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  • dhea   Hveragerthi   5y  867  
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    Hveragerthi
    Date: 7/2/2009 9:02:07 AM   ( 5y ago )   Hits:   867

     Another of my old posts from another board:

     

    Q: I've been feeling really tired for a while now. My doctor checked my DHEA level which was very very low -- less than the level typical for an 80 yr. old woman and I am less than half of that! Could you please suggest some supplements for me? I know that there are DHEA supplements but these aren't available in Canada. Is there something else I can take? Thanks!

     

    A: I have never been a fan of hormonal substitutes, including glandulars. With hormone replacements there is a great risk of atrophying the glands that normally produce the hormones. There are two reasons for this. One is a feedback mechanism in which if high hormone levels are perceived in the body the gland will be shut down to compensate. Secondly, glands are like muscles and must be worked to be kept healthy. Substituting for the glands makes them weak over time. I have seen some people claim that DHEA does not atrophy glands like other hormones, but rather leaves the adrenals producing the same level of hormones. Of course even if DHEA was not atrophying the glands and was leaving the glands to produce DHEA at the same level then the adrenals would still be producing at a diminished output. Therefore, the DHEA would do nothing to boost adrenal performance.


    Many hormonal supplements provide levels of hormones excessively high to the body. For instance Premarin is 3000 times stronger than human estrogens. And the average melatonin tablet is 3mg, yet the body generates melatonin is picograms, which is a thousandth of a milligram. In addition, many hormones are cumulative in the body, and can lead to hormone imbalances with extended use. For instance progesterone creams lead to a build up of progesterone in the fat tissues. This in turn can lead to a condition known as progesterone dominance, which has many of the same side effects as estrogen dominance. So many women using progesterone creams thinking they have estrogen dominance may actually be suffering from progesterone dominance, and making the condition worse by adding more progesterone.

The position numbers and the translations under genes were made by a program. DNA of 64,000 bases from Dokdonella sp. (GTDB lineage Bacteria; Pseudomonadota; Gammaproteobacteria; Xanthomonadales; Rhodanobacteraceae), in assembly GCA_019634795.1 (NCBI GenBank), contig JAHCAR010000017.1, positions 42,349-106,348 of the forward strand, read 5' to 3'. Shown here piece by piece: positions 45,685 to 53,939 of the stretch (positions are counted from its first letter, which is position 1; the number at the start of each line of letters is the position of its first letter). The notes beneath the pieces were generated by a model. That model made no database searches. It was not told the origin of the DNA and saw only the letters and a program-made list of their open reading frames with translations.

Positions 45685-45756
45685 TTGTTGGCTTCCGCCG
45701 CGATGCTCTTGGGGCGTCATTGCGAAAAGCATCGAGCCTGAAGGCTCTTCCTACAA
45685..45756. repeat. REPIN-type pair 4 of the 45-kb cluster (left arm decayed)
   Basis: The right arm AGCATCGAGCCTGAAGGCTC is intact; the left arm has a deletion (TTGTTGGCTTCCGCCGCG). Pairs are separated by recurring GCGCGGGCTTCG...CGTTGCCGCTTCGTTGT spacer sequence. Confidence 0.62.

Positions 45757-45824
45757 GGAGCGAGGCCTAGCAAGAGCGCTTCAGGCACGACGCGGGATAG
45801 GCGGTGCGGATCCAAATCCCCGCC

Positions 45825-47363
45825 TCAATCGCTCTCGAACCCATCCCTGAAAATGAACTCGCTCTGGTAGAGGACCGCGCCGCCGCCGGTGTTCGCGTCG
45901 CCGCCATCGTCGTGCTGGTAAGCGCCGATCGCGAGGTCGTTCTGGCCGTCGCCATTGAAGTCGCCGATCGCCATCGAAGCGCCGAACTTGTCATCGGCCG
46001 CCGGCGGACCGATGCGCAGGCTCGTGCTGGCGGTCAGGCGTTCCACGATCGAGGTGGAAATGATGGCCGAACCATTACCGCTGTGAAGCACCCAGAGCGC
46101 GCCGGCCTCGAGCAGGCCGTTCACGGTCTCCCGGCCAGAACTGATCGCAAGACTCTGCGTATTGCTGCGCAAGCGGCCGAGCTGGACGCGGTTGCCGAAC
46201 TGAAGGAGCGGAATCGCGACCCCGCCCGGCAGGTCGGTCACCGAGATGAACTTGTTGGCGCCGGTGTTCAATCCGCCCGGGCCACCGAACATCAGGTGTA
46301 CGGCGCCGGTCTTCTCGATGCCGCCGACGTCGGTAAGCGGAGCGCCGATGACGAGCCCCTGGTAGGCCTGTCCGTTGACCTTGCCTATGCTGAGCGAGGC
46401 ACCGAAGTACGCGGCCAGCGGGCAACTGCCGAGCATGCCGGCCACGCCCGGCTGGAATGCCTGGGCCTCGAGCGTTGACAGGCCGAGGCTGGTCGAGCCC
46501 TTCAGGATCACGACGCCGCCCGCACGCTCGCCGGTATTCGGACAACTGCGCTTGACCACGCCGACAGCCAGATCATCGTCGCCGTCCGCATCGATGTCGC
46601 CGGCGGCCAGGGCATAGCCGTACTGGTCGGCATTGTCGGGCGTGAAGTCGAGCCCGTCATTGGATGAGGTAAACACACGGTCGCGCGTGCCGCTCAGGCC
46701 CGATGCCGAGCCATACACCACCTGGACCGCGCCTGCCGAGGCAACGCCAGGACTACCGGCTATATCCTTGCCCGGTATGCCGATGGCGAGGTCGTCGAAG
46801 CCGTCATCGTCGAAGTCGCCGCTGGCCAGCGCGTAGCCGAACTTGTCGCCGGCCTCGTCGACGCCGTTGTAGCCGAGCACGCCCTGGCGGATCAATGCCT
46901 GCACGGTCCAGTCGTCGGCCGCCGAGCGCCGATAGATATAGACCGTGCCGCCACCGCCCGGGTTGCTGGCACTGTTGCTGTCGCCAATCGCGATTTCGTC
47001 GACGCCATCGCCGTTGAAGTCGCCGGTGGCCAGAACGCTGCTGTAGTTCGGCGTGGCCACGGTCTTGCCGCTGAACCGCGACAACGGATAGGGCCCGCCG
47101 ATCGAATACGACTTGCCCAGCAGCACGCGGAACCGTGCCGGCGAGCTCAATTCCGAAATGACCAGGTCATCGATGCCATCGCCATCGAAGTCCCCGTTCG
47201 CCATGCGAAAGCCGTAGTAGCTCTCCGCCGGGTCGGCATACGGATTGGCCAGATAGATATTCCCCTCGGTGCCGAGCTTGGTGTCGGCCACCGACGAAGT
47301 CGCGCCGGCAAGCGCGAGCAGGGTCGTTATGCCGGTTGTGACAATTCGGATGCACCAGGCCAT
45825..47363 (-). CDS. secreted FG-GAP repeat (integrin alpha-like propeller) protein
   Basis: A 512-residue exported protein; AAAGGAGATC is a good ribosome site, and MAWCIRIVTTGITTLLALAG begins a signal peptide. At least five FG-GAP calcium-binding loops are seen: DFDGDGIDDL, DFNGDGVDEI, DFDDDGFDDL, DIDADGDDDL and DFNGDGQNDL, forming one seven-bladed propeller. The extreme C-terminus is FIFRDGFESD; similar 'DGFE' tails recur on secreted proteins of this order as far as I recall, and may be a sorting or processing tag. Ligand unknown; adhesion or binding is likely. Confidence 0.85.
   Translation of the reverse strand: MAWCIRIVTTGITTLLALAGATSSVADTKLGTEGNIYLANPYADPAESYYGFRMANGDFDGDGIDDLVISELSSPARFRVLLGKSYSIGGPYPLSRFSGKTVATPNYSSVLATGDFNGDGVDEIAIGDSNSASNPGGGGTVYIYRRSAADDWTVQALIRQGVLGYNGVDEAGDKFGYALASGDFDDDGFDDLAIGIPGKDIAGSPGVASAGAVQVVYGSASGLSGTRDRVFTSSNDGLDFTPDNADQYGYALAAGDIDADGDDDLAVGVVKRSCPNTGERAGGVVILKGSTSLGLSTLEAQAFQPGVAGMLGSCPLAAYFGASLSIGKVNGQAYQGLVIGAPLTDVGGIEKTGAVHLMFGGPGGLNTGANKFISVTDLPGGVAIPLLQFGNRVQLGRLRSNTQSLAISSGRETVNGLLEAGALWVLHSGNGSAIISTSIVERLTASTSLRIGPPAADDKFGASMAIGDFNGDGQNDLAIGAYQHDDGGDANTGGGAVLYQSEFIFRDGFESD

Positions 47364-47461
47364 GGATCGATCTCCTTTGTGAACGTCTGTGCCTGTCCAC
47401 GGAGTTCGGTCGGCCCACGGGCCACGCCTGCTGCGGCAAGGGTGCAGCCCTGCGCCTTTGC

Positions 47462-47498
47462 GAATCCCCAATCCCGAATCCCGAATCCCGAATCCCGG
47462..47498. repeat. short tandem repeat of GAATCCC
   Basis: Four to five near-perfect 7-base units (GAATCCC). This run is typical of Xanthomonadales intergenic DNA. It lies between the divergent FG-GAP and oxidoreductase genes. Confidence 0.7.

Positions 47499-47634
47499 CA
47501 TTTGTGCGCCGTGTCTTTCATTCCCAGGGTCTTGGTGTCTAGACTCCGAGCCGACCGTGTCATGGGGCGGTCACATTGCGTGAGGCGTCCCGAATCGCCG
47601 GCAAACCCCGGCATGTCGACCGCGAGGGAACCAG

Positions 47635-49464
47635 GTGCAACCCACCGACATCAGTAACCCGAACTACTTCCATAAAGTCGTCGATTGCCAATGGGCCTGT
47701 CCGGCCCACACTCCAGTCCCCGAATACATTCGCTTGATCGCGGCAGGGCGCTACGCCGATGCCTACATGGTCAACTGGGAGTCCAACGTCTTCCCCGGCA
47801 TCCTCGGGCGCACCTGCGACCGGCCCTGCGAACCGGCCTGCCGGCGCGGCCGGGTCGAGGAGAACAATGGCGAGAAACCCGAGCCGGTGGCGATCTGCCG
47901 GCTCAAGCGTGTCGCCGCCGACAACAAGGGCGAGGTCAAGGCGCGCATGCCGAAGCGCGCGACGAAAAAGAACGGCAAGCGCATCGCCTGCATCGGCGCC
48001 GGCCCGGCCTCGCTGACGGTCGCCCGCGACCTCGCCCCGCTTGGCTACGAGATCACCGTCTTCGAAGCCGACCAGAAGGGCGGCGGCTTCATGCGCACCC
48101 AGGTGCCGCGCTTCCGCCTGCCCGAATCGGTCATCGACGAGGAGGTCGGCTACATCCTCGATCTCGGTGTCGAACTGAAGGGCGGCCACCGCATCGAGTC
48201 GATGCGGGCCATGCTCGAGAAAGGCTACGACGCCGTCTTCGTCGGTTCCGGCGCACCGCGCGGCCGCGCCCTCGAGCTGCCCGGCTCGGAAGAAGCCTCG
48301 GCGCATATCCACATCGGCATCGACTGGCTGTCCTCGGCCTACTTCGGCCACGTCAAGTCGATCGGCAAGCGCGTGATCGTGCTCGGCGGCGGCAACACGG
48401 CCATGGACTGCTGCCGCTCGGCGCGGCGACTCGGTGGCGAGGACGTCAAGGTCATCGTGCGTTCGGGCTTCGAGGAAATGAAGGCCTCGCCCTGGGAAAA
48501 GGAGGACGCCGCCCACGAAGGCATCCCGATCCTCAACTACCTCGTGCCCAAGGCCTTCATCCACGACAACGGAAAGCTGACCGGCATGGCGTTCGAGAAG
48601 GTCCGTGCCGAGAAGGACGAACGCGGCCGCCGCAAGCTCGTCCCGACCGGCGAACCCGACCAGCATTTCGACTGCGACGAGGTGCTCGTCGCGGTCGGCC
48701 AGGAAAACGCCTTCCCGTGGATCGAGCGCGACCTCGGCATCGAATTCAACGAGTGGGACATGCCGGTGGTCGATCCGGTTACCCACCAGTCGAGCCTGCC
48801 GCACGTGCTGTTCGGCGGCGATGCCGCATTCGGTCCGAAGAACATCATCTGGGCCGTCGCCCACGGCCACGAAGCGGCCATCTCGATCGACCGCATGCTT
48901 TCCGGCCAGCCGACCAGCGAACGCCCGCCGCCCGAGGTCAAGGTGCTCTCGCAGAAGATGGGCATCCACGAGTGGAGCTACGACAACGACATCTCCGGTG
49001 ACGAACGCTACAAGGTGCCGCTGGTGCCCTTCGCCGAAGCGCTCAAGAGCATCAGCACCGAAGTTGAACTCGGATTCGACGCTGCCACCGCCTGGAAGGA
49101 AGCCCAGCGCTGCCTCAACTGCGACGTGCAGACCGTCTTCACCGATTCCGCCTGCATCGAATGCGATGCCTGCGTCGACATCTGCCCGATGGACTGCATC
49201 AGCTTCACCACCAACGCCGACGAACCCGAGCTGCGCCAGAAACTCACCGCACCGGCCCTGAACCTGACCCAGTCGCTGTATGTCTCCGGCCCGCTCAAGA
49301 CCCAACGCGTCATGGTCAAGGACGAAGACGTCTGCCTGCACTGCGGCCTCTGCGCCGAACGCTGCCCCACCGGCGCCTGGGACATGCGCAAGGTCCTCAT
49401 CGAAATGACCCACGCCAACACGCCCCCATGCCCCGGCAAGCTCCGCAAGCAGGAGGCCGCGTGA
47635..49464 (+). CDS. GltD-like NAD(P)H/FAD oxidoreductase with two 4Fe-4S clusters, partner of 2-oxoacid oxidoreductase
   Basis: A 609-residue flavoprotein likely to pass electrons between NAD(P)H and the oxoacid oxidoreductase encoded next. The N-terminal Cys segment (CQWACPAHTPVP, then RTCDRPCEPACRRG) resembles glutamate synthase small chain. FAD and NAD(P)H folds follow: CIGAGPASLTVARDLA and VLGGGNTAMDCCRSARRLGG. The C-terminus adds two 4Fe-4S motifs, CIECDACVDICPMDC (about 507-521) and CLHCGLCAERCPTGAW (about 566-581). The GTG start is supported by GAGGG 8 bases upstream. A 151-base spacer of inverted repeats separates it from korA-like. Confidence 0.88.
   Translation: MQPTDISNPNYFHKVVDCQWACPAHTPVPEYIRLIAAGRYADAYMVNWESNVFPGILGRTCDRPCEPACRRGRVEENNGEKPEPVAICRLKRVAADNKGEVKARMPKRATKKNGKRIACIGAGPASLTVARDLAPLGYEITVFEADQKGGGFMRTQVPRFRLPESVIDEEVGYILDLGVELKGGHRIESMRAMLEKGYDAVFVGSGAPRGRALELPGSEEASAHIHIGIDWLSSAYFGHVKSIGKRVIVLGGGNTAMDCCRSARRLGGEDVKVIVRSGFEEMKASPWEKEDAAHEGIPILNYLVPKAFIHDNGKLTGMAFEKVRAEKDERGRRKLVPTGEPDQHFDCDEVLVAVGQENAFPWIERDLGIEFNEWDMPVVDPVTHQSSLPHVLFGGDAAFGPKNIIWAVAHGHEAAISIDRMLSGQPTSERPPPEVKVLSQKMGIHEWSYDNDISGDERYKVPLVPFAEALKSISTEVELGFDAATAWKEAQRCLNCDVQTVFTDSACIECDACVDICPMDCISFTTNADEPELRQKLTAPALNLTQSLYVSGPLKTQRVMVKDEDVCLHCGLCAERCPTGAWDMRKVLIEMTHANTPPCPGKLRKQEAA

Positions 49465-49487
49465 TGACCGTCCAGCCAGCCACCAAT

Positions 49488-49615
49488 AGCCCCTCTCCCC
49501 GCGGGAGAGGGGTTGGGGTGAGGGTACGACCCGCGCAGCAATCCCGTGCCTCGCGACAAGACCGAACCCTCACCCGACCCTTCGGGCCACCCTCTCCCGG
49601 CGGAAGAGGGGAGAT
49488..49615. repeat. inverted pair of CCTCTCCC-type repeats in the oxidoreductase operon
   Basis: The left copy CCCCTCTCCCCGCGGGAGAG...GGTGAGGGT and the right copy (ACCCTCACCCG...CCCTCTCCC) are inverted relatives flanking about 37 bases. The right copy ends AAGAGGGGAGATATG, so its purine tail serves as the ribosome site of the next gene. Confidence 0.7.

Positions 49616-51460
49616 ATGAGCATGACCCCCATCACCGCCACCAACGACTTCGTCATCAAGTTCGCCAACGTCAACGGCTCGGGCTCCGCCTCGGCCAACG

DHEA is classified as a weak androgen (male hormone). It is converted in to estrogen and testosterone, but not the balancing progesterone. This may lead to problems of elevated estrogen, including weight gain, thyroid dysfunction, problems with blood sugar, and problems with elevated testosterone, including increased body hair, and loss of scalp hair. There is also a lot of concern about the possibility of causing cancer or promoting existing cancers. There is not enough known about the actual long term effects of this hormone. Many of the studies on DHEA were done on rats, which do not have the same chemistry of humans. And the few human studies I have seen on DHEA were short term studies looking for improvement of certain symptoms, not side effects including the risk of adrenal atrophy. Overall I really think that DHEA supplements should be avoided!


    DHEA is normally thought to decline due to age, though this is not necessarily the case. Primary production of DHEA occurs in the adrenal glands. Therefore adrenal function may directly affect DHEA levels. And the majority of the people are exposed daily to two of the biggest weakening factors for the adrenals, stress and stimulants. Stress can be physical, such as pain, or emotional. And both can be increased by reduced adrenal function since the adrenals produce the anti-inflammatories and anti-stress hormones for the body. Stimulants include caffeine, ephedrine, pseudoephedrine, and nicotine. Various pharmaceuticals can weaken adrenal function. The best known of these are steroids, such as Prednisone. Though anti-seizure medications, antifungals, cold medications, asthma medications, etc. can also cause adrenal weakness.


    In short it is safer and more effective to build up your adrenal glands so they will produce their own DHEA at proper levels, rather than raising levels artificially to abnormally high levels. This is best addressed with vitamin C and pantothenic acid, the most important nutrients for proper adrenal function, and adaptogenic herbs. Adaptogenic herbs get their name from their ability to help people to adapt to stress by improving adrenal function.

     

     
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